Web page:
Rajaraman and Ullman
Spider traps: group of
within themselves
7
 Let’s make C a dead end
 M is not stochastic anymore, rather
substochastic
– The 3rd column sum = 0 (not 1)
 Now the iteration v := Mv takes all
probabilities to zero
A tiny web
A
B
C
D
Example courtesy: book by Leskovec,
Rajaraman and Ullman
é
ê
M =ê
ê
ê
ë
0 1/ 2
1/ 3 0
1/ 3 0
1/ 3 1/ 2
0 0
0 1/ 2
0 1/ 2
0 0
ù
é 1/ 4
ú
ê
ú v =ê 1/ 4
ú
ê 1/ 4
ú
ê 1/ 4
û
ë
Mv
ù
ú
ú
ú
ú
û
é
ê
ê
ê
ê
ë
3 / 24
5 / 24
5 / 24
5 / 24
M 2v
ùé
úê
ú, ê
úê
úê
ûë
5 / 48
7 / 48
7 / 48
7 / 48
ù
ú
ú
ú
ú
û
é
ê
ê
ê
ê
ë
0
0
0
0
ù
ú
ú
ú
ú
û
8
Spider traps
 Let C be a one node spider trap
 Now the iteration v := Mv takes all
probabilities to zero except the
spider trap
 The spider trap gets all the
PageRank
A tiny web
A
B
C
D
Example courtesy: book by Leskovec,
Rajaraman and Ullman
é
ê
M =ê
ê
ê
ë
0 1/ 2
1/ 3 0
1/ 3 0
1/ 3 1/ 2
0 0
0 1/ 2
1 1/ 2
0 0
ù
é 1/ 4
ú
ê
ú v =ê 1/ 4
ú
ê 1/ 4
ú
ê 1/ 4
û
ë
Mv
ù
ú
ú
ú
ú
û
é
ê
ê
ê
ê
ë
3 / 24
5 / 24
11 / 24
5 / 24
M 2v
ù é
ú ê
ú ,ê
ú ê
ú ê
û ë
5 / 48
7 / 48
29 / 48
7 / 48
ù
ú
ú
ú
ú
û
é
ê
ê
ê
ê
ë
0
0
1
0
ù
ú
ú
ú
ú
û
9
Taxation
 Approach to handle dead-ends and spider traps
 Taxation
– The surfer may leave the web with some probability
– A new surfer may start at any node with some probability
 Idealized PageRank: iterate vk = Mvk-1
 PageRank with taxation
e
vk = b Mvk-1 + (1- b )
n
where β is a constant, usually between 0.8 and 0.9
e = (1, …, 1)
with probability β continue to
with probability (1-β) teleport
(leave and join at another node)
10
Google took care of the term spam, but …
The devil still wants to
sell illegal stuff
A spam farm
Most of the web
(Inaccessible to
the spammer)
A target page
Accessible
pages (blogs,
sites where
spammer
can leave
“supporting” pages
Pages
controlled
by the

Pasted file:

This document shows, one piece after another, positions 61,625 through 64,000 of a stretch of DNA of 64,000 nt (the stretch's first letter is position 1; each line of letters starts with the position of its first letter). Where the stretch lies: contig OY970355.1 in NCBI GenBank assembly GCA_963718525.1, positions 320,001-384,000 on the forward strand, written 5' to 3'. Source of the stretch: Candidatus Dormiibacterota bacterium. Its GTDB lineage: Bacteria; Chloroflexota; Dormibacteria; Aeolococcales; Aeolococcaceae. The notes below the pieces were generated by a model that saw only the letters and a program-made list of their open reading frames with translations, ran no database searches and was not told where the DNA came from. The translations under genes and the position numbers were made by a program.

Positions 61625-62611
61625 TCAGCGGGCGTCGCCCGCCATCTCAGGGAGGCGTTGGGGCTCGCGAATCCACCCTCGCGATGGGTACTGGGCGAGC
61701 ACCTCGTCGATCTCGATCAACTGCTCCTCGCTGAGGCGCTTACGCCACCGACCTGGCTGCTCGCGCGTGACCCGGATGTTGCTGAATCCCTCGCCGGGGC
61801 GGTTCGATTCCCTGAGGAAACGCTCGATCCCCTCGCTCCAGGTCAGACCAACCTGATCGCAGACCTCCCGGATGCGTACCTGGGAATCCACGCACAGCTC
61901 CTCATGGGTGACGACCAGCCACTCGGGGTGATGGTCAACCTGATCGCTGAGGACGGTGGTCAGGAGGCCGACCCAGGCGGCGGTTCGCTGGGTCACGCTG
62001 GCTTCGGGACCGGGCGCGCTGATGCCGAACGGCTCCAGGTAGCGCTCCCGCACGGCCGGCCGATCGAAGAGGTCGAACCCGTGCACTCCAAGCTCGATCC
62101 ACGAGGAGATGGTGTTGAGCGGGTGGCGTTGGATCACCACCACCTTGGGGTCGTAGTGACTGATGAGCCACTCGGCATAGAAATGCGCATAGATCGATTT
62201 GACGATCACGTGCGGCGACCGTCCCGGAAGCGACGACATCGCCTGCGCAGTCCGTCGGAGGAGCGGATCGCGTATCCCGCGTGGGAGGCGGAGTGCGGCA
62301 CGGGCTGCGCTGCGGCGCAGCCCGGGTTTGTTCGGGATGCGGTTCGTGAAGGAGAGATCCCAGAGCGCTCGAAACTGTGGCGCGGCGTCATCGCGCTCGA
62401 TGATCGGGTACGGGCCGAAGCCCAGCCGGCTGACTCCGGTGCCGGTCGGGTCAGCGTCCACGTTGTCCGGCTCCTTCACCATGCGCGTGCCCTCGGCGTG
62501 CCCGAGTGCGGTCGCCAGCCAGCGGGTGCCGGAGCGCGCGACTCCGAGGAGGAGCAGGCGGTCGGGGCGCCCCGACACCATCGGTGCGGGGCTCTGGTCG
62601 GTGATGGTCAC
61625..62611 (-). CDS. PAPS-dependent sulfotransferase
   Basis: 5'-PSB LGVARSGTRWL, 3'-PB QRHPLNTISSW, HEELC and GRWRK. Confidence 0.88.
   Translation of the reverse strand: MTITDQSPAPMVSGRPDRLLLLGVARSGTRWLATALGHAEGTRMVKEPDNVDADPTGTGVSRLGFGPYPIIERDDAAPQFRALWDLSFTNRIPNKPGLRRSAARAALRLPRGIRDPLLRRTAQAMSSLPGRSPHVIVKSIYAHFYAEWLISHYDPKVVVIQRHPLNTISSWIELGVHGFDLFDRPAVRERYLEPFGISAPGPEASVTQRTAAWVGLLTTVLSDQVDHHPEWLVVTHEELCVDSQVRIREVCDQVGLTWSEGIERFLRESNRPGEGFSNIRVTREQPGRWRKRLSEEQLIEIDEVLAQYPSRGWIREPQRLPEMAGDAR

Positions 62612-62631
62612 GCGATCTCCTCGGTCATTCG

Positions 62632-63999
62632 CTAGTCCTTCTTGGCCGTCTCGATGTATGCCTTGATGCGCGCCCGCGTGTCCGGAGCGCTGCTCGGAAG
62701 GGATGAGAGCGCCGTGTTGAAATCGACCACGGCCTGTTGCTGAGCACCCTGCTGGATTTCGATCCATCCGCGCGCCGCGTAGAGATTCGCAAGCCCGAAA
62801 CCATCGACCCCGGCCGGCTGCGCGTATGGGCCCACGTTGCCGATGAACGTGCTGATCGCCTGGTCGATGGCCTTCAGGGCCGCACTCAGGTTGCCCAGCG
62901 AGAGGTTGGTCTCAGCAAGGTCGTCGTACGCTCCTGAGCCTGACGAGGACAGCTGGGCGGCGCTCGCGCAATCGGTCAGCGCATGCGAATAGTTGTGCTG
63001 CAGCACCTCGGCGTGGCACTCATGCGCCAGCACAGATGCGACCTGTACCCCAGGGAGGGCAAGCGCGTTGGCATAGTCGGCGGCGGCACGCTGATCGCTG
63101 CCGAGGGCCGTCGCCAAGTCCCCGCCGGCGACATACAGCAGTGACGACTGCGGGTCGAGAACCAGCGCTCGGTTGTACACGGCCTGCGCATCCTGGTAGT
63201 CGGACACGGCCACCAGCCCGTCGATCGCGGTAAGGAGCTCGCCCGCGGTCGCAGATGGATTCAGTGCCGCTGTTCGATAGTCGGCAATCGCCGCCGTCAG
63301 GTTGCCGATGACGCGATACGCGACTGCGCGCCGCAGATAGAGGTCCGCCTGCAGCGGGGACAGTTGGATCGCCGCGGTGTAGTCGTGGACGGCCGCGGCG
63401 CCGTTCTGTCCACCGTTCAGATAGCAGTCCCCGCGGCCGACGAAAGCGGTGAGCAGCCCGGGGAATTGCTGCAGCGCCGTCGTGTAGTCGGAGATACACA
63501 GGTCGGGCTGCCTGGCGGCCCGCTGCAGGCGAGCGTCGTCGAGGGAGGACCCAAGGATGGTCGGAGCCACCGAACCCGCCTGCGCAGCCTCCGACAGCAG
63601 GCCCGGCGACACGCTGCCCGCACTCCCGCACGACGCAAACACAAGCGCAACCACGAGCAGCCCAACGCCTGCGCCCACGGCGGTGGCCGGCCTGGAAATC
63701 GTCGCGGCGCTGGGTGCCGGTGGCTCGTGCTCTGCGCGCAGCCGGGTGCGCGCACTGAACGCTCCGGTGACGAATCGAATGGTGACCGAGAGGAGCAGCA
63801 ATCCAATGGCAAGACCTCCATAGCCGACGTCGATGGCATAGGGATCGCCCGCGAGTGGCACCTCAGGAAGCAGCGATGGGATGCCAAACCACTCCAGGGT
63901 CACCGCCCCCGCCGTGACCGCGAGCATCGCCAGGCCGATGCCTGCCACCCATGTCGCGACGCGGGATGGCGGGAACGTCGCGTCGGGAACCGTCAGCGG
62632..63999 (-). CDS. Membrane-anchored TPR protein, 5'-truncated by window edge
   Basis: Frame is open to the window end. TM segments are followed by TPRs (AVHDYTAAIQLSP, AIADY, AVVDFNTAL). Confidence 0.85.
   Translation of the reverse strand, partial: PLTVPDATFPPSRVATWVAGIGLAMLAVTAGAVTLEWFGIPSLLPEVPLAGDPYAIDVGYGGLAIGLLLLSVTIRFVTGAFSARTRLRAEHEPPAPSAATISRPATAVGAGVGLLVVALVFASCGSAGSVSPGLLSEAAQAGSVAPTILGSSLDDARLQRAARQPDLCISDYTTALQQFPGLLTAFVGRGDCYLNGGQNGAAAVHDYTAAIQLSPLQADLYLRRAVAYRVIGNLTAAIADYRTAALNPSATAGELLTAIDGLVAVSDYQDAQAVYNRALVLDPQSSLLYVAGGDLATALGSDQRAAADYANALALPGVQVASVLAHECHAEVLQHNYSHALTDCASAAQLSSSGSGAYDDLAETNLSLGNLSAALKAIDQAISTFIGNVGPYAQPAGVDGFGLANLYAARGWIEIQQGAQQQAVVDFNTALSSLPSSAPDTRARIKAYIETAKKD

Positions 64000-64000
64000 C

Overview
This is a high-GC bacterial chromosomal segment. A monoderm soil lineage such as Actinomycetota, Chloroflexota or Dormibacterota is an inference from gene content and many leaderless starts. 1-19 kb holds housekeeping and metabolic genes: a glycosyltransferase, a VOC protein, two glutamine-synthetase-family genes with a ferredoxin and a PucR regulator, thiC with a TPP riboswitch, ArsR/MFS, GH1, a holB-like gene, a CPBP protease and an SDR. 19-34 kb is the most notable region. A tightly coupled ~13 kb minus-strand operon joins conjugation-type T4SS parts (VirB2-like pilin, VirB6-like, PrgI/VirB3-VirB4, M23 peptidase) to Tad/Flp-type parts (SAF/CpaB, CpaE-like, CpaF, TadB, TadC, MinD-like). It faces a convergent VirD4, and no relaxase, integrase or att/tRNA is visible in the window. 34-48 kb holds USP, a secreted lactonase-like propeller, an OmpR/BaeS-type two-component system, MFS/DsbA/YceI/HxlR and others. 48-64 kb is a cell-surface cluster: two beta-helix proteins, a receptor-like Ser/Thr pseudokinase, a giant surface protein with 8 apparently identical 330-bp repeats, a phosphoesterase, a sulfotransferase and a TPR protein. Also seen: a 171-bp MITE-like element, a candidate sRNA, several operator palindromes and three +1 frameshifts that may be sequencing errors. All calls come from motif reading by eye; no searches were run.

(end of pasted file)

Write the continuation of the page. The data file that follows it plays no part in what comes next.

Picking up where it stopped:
spammer
(own pages)
11
Analysis of a spam farm
 Setting
– Total #of pages in the web = n
– Target page T, with m supporting pages
– Let x be the PageRank contributed by accessible pages
(sum of all PageRank of accessible pages times β)
– How much y = PageRank of the target page can be?
 PageRank of every supporting page
b y 1- b
m
Contribution from the target
page with PageRank y
+
n
Share of PageRank among all
pages in the web
12
Analysis of a spam farm (continued)
 Three sources contribute to PageRank
1.
2.
3.
Contribution from accessible pages = x
æ b y 1- b ö
+
÷
Contribution from supporting pages = b ç
èm
n ø
The n-th share of the fraction (1−β)/n [negligible]
 So, we have
æ b y 1- b ö
y = x + bmç +
÷
èm
n ø
m
= x + b 2 y + b (1- b )
n
 Solving for y, we get
y=
If β = 0.85, then
y = 3.6 × x + 0.46 × m/n
x
b
m
+
´
1- b 2 (1+ b ) n
 External contribution up by 3.6 times, plus 46% of the fraction
of the PageRank from the web
13
TrustRank and Spam Mass
 A set S of trustworthy pages where the spammers cannot place
– Wikipedia (after moderation), university pages, …
 Compute TrustRank
eS
vk = b Mvk-1 + (1- b )
S
 The random surfers are introduced only at trusted pages
 Spam mass = PageRank – TrustRank
 High spam mass  likely to be spam
14
References
 Mining of Massive Datasets: Leskovec, Rajaraman
and Ullman
15